So if you’re new to “Portorando” (Japanese nickname) and want to enjoy a deeper experience, what should you do? Ride the cable car to OHSU and walk down, via one of several trails? That’s an option. I can think of so many.
Here’s my advice, for a day outing: get to Asylum District, Hawthorne, by whatever means and catch a city bus 14 heading eastward towards Mt. Tabor. At 50th, the bus turns south and crosses Division, then Powell, then heads down SE Foster. I recommend getting off somewhere in the 50s or 60s, and just walking on southeastward, to El Mercado around SE 72nd, taking in the sights along the way.
Asylum District, where you’ll start, is famous, especially for its Bagdad Theater (that’s right, no “h”), on the corner of SE 37th and Hawthorne Boulevard. What the Bleep Do We Know? was partly filmed in this theater.
But first, why “Asylum District” and isn’t “Richmond-Sunnyside” the more technically correct name?
Answer: Oregon needed a first state-approved mental hospital, and the good Dr. Hawthorne, for whom the Boulevard is named, help create it and staff it.
Just recognizing mental illness is a mark of compassion in my book, versus criminalizing anyone’s objectionable behavior. The beginning of liberalism is in advocacy for the mentally ill (a Quaker cause as well, along with improving plain old prison conditions).
Hawthorne has faced a contender. Another Son of Oregon of whom Oregonians are justly proud, is Dr. Linus Pauling (another doctor, though not an M.D.), two-time winner of a Nobel Prize, both unshared, once for Chemistry and once for Peace. I’ve held them both in my unworthy palms, during a visit to the Doug Strain Reading Room, Fifth Floor, Special Collections, Oregon Statue University.
Why not change the name of Hawthorne Boulevard to Linus Pauling Boulevard? After all, Union Avenue, running north to south as SE 39th, changed to Cesar E. Chavez Avenue. Name changes happen.
I’m reminded of my time in Rome, as an elementary and middle schooler, and realizing that street names could change every few blocks, if we needed them to. Fortunately, Portland has not needed to resort to that practice, for the most part. Having a street name change, just because there are so many people to commemorate, is inconvenient for tourists.
Linus Pauling did indeed grow up right along Hawthorne Boulevard. I’ve been to his boyhood home countless times, as it later, thanks to Doug Strain, the house his widowed mother ran as a rooming house, became a headquarters for a nonprofit named Institute for Science, Engineering and Public Policy (ISEPP). I’ve even served on the board for a term or two, though am no longer. My late wife was ISEPP’s bookkeeper for more than a decade. She specialized in fund accounting, which nonprofits usually favor.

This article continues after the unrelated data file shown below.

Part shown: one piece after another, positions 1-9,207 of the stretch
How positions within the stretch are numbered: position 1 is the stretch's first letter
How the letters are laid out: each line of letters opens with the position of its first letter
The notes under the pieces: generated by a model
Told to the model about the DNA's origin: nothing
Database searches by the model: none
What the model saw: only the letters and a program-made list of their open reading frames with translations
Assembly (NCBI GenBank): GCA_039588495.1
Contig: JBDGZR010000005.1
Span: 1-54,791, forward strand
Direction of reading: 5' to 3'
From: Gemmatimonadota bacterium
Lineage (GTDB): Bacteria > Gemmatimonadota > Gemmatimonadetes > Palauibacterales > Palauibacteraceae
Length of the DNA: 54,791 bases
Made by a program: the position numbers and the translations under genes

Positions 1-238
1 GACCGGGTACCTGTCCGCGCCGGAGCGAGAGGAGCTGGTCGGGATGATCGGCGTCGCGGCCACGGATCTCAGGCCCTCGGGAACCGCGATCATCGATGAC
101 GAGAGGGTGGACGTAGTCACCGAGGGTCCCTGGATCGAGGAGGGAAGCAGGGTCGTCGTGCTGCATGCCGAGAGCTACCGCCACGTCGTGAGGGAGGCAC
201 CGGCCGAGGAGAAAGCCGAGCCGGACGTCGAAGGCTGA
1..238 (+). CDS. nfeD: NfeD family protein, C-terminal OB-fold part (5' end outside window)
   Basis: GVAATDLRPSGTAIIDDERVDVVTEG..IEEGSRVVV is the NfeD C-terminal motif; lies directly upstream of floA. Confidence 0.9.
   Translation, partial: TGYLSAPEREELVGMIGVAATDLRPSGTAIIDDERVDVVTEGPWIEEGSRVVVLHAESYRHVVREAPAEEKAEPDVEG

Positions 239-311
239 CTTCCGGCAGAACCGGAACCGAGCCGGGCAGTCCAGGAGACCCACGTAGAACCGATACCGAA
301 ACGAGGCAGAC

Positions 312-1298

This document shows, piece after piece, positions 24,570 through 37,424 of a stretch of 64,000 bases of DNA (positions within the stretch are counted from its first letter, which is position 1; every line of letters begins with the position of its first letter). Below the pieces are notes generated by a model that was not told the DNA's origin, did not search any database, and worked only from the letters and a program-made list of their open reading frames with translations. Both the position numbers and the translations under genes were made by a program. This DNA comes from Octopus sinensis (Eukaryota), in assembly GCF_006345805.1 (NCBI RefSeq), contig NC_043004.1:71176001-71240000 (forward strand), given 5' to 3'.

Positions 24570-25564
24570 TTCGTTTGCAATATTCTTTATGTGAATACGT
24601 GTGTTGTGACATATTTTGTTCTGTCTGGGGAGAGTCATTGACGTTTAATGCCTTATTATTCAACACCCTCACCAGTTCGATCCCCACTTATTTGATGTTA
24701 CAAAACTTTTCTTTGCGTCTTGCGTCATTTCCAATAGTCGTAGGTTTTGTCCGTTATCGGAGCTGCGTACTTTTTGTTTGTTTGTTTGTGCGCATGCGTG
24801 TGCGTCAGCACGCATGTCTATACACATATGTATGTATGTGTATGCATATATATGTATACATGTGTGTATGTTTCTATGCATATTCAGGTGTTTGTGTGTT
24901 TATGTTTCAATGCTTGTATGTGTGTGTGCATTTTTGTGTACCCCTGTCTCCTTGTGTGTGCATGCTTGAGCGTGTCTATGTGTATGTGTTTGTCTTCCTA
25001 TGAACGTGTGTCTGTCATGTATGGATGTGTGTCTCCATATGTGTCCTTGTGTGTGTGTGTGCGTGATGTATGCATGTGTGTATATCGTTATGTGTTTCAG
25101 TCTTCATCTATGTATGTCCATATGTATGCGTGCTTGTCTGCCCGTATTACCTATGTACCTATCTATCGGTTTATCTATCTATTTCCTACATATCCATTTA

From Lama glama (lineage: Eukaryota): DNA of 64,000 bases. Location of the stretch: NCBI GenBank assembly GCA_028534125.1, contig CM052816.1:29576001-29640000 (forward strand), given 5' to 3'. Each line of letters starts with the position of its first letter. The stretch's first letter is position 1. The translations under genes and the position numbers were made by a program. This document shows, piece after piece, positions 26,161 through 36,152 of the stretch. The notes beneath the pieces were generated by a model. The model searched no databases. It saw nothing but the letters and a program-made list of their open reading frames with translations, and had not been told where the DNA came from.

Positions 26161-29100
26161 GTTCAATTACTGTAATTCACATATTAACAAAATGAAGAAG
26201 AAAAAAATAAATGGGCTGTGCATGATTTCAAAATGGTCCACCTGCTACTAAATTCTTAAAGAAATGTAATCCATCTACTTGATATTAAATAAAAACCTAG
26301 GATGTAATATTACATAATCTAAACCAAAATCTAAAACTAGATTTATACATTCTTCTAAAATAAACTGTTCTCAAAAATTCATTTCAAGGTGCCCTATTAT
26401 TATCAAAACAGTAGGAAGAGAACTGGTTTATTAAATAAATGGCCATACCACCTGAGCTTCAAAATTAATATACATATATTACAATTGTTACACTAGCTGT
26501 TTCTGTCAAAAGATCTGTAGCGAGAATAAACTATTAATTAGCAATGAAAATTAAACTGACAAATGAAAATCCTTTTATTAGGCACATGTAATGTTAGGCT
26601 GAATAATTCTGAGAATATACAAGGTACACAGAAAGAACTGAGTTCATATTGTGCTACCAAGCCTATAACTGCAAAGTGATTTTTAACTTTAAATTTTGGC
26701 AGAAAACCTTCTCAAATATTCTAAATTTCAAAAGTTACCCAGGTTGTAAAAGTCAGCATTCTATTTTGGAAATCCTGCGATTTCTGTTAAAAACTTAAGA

You will recognize the Linus Pauling Center for Peace by the bright red Alpha Helix sculpture in the adjacent storefront, the body art palace Adorn. Proceed one block east of Chavez.
Back to SE Foster, where you got off the bus: El Mercado is a special place, an indoor mall of modest size, with food carts around the edges. Barrio, on the north end, run by Chris, is a small, intimate location, with outdoor seating on sunny days. I’ve been going there on Thursdays.
You’ll find groceries, meat, fruit drinks, coffee, other delicacies, inside. Check the indoor walls. El Mercado is consciously about the history of Latin American peoples in Oregon. There’s a timeline, with lots of stats. Enjoy the bright colors, friendly people, and sense of history, at Chris’s bar.
Then walk back towards Powell, maybe stopping in the various shops. This is a humble area of Portland, like it used to be. The shops may be esoteric. Visit the newest brewery, Assembly Brewing. Admire the semi-art deco paintings inside, of diverse people working, apparently in a large factory, reminiscent of Detroit, but they’re making pizza.
The pizza is Detroit style. Some thought went into this theme. I appreciate the concept. If you’re renting a car, preferably electric, there’s likely plenty of parking. Read Willamette Week and take it all in. Drink responsibly.
Why I’m suggesting busing it, taking the 14, is you won’t need to worry about your driving skills, under the influence. Catch a ride back to Hawthorne and maybe take in a film at The Bagdad.
Shop in Asylum District’s most famous places, such as Gold Door and Presence of Mind. If you’re interested in food, Three Doors Down on 37th is one of the best restaurants you’ll find. Or try Harlows, for its creative mixture of health food and booze.
For Further Reading:
Notes from a Silicon Forester